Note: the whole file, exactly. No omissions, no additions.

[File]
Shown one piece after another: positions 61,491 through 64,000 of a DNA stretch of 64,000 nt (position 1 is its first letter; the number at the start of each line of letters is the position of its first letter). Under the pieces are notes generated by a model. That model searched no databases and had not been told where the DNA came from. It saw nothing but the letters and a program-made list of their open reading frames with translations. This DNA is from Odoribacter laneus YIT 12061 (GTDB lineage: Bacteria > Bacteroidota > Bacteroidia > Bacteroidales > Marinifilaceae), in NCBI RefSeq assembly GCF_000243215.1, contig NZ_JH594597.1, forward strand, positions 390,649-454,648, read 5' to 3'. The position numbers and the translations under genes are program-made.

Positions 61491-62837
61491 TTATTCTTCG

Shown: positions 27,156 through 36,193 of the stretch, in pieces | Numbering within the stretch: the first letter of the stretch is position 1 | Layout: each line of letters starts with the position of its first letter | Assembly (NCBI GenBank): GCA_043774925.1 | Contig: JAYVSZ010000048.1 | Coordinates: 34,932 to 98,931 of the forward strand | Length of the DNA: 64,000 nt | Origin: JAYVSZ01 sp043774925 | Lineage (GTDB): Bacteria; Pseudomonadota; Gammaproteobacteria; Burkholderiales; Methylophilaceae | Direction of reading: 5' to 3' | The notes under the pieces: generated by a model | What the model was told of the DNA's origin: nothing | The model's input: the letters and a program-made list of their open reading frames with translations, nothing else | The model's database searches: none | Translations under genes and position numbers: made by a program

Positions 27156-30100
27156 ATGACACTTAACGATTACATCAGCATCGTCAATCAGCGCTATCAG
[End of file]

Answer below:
Shown one piece after another: positions 61,491 through 64,000 of a DNA stretch of 64,000 nt (position 1 is its first letter; the number at the start of each line of letters is the position of its first letter). Under the pieces are notes generated by a model. That model searched no databases and had not been told where the DNA came from. It saw nothing but the letters and a program-made list of their open reading frames with translations. This DNA is from Odoribacter laneus YIT 12061 (GTDB lineage: Bacteria > Bacteroidota > Bacteroidia > Bacteroidales > Marinifilaceae), in NCBI RefSeq assembly GCF_000243215.1, contig NZ_JH594597.1, forward strand, positions 390,649-454,648, read 5' to 3'. The position numbers and the translations under genes are program-made.

Positions 61491-62837
61491 TTATTCTTCG

Shown: positions 27,156 through 36,193 of the stretch, in pieces | Numbering within the stretch: the first letter of the stretch is position 1 | Layout: each line of letters starts with the position of its first letter | Assembly (NCBI GenBank): GCA_043774925.1 | Contig: JAYVSZ010000048.1 | Coordinates: 34,932 to 98,931 of the forward strand | Length of the DNA: 64,000 nt | Origin: JAYVSZ01 sp043774925 | Lineage (GTDB): Bacteria; Pseudomonadota; Gammaproteobacteria; Burkholderiales; Methylophilaceae | Direction of reading: 5' to 3' | The notes under the pieces: generated by a model | What the model was told of the DNA's origin: nothing | The model's input: the letters and a program-made list of their open reading frames with translations, nothing else | The model's database searches: none | Translations under genes and position numbers: made by a program

Positions 27156-30100
27156 ATGACACTTAACGATTACATCAGCATCGTCAATCAGCGCTATCAG